This means, for example, a party could text you without you ever having provided the party with your phone number. Or that the aggregate of your personal information could be used to create a detailed profile so the party could target you with customized campaign messaging.

Bennett points out that political parties use similar strategies as many private companies, including applying data analytics, purchasing ad space on websites such as Facebook and hiring telemarketing firms.

"The techniques of consumer marketing entered the political world a long time ago, so there's no clear reason why they should be exempt from the rules others have to follow."

The CPC App functions like a social networking service for the party’s supporters, with updates and news about the campaign. (Kaleigh Rogers/CBC)

The Conservatives' app, called the CPC App, is basically a social networking service for the party's supporters that provides updates and news about the campaign.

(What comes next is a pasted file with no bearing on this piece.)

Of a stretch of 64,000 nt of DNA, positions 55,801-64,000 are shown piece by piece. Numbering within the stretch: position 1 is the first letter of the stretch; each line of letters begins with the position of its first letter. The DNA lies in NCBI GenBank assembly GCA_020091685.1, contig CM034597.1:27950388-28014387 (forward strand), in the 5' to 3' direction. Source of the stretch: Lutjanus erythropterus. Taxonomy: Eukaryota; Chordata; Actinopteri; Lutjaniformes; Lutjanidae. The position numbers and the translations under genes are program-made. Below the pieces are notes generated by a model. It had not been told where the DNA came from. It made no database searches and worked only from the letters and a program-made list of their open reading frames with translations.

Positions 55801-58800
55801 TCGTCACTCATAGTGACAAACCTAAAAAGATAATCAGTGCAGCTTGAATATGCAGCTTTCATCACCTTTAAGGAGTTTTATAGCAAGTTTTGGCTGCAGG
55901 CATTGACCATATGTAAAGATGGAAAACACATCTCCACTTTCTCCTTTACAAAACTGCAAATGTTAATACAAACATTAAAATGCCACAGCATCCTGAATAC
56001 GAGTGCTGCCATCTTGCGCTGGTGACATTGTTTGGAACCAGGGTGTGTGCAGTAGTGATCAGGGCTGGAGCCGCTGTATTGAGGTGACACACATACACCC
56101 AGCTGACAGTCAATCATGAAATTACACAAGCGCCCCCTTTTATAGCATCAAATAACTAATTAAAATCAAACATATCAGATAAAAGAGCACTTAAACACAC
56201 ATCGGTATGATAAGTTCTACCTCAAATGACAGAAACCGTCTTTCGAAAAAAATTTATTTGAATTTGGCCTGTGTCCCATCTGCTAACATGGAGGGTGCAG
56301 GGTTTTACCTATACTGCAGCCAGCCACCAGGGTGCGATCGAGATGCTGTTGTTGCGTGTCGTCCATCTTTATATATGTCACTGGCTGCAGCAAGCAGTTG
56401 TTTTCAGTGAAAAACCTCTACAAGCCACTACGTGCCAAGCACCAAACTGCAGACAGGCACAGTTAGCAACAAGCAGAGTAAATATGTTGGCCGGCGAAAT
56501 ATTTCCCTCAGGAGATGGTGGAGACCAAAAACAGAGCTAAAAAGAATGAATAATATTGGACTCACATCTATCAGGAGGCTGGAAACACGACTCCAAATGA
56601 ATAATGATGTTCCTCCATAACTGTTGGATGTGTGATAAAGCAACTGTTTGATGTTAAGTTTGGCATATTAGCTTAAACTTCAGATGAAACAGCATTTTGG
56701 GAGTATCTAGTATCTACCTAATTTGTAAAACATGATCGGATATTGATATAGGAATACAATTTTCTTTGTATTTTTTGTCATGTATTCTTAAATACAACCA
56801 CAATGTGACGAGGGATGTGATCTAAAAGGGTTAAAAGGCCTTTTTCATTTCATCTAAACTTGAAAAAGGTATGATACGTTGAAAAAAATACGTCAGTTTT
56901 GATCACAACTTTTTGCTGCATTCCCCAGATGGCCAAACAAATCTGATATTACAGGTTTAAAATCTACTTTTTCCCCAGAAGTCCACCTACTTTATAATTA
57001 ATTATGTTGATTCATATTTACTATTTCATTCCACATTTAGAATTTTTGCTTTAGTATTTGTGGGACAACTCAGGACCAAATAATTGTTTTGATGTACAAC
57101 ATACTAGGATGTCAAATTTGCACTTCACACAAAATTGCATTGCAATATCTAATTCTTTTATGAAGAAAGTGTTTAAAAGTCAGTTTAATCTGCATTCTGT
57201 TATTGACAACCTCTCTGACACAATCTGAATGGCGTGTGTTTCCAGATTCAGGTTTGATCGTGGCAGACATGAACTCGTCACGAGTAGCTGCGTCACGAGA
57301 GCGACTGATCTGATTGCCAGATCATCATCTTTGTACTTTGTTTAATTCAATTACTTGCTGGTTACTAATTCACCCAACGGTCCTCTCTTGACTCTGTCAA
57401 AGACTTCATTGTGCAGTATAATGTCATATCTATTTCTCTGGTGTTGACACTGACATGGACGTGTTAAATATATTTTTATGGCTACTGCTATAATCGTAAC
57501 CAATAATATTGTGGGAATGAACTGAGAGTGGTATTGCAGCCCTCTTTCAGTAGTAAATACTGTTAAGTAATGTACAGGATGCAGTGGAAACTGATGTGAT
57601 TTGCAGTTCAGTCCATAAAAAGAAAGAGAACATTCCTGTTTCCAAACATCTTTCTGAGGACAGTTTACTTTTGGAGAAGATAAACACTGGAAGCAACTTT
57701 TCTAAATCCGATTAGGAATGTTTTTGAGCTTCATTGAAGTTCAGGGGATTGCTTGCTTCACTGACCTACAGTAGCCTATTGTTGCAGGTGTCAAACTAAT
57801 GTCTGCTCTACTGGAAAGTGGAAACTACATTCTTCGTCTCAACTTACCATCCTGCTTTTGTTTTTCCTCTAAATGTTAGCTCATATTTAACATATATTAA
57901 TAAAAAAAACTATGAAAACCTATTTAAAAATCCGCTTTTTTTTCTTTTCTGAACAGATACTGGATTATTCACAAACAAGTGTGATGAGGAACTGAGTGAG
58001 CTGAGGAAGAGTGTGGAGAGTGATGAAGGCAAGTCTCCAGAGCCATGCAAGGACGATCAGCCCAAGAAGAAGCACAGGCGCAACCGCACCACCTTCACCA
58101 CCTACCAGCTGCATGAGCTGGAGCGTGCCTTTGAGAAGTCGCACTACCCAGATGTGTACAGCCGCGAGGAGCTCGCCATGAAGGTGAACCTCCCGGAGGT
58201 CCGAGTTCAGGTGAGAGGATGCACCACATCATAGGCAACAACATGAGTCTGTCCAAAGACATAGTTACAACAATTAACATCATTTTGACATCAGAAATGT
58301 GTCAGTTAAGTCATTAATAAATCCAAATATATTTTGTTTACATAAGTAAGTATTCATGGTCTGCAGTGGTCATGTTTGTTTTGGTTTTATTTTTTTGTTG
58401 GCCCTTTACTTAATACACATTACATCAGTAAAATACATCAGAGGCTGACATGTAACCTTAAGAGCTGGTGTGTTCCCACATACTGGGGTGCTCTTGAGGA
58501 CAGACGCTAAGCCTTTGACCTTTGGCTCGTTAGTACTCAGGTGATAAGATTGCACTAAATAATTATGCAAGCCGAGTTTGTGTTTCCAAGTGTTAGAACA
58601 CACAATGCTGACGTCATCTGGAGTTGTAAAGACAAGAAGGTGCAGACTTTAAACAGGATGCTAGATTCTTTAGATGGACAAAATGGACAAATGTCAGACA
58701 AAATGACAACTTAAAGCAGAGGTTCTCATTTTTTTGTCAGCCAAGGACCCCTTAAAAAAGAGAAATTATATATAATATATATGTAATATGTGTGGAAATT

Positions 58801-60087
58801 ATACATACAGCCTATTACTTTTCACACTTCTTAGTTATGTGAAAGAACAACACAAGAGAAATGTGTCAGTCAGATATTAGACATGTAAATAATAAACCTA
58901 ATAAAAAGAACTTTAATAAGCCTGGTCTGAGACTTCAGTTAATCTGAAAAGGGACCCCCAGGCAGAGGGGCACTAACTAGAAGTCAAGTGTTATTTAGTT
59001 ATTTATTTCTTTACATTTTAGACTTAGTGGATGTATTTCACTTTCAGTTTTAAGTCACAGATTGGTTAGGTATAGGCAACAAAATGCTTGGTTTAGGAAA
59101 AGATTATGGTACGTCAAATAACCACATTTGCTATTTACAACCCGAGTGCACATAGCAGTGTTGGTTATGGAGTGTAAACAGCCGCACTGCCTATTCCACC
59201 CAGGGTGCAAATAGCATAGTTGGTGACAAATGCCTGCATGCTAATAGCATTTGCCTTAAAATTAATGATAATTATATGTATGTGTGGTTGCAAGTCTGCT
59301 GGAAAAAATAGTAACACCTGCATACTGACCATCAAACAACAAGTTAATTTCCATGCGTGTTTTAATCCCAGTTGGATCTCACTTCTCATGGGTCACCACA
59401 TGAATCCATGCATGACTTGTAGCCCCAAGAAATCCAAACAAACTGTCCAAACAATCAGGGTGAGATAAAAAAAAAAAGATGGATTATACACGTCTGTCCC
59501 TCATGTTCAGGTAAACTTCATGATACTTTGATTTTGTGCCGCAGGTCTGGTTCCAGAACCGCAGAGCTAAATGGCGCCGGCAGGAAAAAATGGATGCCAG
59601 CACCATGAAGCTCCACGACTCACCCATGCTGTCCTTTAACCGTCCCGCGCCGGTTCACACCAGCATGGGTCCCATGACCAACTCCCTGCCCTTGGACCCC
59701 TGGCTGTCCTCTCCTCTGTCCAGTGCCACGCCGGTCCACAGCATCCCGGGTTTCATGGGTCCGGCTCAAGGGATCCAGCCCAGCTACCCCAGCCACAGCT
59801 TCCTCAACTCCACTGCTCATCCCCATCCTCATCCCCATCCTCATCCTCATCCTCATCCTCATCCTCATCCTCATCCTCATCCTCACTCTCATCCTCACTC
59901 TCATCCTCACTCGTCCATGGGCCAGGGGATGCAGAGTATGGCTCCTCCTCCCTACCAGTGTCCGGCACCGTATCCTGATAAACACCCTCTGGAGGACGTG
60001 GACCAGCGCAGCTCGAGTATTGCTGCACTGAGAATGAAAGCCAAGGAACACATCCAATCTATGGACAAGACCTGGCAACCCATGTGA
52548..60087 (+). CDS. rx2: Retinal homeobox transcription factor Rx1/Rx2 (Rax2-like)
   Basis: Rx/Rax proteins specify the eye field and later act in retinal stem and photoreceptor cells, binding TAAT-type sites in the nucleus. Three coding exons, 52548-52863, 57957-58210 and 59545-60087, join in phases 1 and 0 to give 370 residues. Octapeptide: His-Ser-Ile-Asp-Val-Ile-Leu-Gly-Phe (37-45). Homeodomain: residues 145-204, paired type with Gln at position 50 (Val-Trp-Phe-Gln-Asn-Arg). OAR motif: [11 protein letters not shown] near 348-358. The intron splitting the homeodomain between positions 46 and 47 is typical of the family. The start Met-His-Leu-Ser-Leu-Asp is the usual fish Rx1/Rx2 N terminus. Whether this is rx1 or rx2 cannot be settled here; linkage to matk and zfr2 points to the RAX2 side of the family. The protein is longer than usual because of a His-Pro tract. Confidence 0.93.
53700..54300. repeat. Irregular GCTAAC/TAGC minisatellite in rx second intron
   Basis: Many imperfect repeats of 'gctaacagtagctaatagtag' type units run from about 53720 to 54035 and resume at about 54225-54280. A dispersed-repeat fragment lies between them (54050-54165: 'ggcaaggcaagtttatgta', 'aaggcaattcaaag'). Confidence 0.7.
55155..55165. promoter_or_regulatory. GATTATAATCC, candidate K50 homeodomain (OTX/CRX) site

If you dig into the CPC App's privacy policy, you can see that it claims rights to user content for purposes that include advertising, marketing, publicity and promotional activities, and takes no responsibility for third-party uses of data that has been uploaded to the app.

Conservative Leader Andrew Scheer introduced a policy platform titled "Cyber Security Measures to Protect Your Personal Data," detailing measures his party would take to safeguard Canadians' data, including requiring that companies collecting electronic data receive informed consent from Canadians.

But when it comes to his party's own app, the Conservative privacy policy reads, "We have limited control over who views your content while it is being transmitted through the CPC App and no control over who views your content after it has been transmitted through or uploaded to the app or any third-party uses that are made of your content."

CBC reached out to the Conservative Party to ask about this clause, and about what, if any, access the app's U.S.-based developer has to user data, as well as the Conservative position on whether political parties should be subject to privacy laws.

A party spokesperson didn't respond to those questions directly, but instead sent a link to the privacy policy in question.

Ann Cavoukian, the former privacy commissioner of Ontario, says political parties need oversight when it comes to how they collect and use information about voters. (Joe Fiorino/CBC)